Monday, March 16, 2015

The tragic ballooning accident.

This time next week, I'll be chaperoning ten students at the Arrow Leadership Conference.  I truly look forward to this annual pilgrimage, as the entire experience is one of those epic bonding workshops that allow for an almost secret-handshake-like team-building.   The number of kids that I think would benefit from the experience is roughly 25 times the number of students that are actually invited to attend.  

Four years ago, my team was functioning so well in their bonding experience, that the organizers called for the adults in the room to attempt to intervene, during an exercise to stress the importance of verbal communication.  The kids were in a carpeted ballroom, charged with keeping an ever-increasing number of balloons in the air.  They owned this challenge, and so the adults -- including me -- were told to walk around, get in their way, and basically try to force them to communicate with someone else in the room.

Honestly, the only thing that got in the way was, well, the rubber toe tips of my new sneakers, which caused me to stumble, and try to break my fall with my hands.  It was an interesting time, being 2 1/2 hours away from home, as the only chaperone of a group of students who required surgery within 36 hours of the now-famous "tragic ballooning accident" to repair my wrist.  

Oh, and my district's school board changed their policy on overnight field trips, now requiring TWO adults on every overnight trip.  It's a wonder that they don't require triple coverage for me.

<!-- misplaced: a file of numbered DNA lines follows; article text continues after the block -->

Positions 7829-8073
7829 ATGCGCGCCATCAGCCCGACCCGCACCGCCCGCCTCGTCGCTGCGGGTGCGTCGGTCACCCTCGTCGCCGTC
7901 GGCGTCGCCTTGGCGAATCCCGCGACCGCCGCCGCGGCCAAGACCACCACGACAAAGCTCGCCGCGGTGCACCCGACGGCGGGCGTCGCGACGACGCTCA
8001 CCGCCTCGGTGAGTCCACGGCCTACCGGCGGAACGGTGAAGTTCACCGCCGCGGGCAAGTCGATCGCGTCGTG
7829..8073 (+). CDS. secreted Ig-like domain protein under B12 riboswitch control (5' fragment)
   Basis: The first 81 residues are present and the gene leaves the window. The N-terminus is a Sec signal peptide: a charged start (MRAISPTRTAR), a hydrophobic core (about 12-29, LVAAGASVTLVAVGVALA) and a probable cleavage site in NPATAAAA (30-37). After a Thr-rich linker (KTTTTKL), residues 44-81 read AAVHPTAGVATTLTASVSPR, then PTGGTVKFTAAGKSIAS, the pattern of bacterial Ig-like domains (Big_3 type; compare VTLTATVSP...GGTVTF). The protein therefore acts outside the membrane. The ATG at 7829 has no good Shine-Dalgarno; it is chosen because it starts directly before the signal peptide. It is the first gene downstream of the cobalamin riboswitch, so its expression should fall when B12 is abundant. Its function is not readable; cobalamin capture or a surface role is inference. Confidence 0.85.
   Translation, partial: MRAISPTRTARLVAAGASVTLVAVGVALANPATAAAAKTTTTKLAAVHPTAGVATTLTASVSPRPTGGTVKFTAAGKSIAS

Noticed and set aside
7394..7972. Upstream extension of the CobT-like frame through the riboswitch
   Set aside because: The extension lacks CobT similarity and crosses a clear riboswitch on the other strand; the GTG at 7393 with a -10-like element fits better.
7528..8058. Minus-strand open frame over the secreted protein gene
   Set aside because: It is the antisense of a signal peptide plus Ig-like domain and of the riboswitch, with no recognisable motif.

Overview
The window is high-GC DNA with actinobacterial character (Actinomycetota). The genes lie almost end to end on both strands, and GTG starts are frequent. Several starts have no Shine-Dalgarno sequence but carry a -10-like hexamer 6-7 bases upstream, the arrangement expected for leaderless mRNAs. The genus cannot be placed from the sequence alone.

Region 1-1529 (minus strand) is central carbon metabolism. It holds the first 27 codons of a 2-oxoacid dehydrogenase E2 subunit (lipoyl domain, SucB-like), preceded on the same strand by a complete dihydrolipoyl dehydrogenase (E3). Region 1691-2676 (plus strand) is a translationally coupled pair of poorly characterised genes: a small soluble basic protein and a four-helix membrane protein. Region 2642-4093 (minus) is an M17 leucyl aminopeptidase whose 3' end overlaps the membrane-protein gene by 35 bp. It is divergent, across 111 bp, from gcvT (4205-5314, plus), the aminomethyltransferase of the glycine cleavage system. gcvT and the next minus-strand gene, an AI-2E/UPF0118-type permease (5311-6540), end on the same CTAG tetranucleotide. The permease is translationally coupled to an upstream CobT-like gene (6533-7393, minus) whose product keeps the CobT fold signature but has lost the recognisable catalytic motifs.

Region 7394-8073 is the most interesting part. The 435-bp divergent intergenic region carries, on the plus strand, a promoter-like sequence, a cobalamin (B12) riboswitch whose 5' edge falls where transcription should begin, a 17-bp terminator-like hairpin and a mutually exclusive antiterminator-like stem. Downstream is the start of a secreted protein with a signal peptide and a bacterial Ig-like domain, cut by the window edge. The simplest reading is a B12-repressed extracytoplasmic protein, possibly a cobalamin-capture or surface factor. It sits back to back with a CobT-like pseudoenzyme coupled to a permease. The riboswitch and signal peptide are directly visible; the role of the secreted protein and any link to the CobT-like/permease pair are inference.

Ready to fly again...

It may seem odd that I'd be excited about returning to the scene of that fiasco, but there are a number of strategies taught to these high school students that instantly become part of their vernacular.  One particularly poignant exercise involves a word association test that results in students identifying their strengths in a group as ROOTS, LEAVES, TRUNKS, or BRANCHES.   It isn't at all uncommon, for example, to have a student look at other students exhibiting a particular fascination with something, to shrug his shoulders and mutter, "What do you expect?  They're LEAVES!"  
The entire conference is focused on strengthening groups, and challenging those groups to go back to their own schools and implement a project, while demonstrating their new skills in the process.  Past groups have painted murals at a playground, raised funds for a soccer kickwall, and improved the recycling program in the cafeteria.  This year's challenge is much more specific -- to create a project that brings awareness to bullying.

Now I'm not saying there is NO bullying in our school, EVER.  But the groups working this morning to analyze the climate of our school, ready to go to the conference next week with data and examples, struggled to pinpoint a specific area of need.  Either this is a very good thing, or a very bad thing, depending on the actual facts.  Does bullying exist within our walls and is going unseen?  Or are we really that unusual that it isn't really an issue?

Stay tuned, and we'll see what these young minds come up with after considering trees and bouncing balloons.  

Of course, their first charge is assuring that I get home in one piece.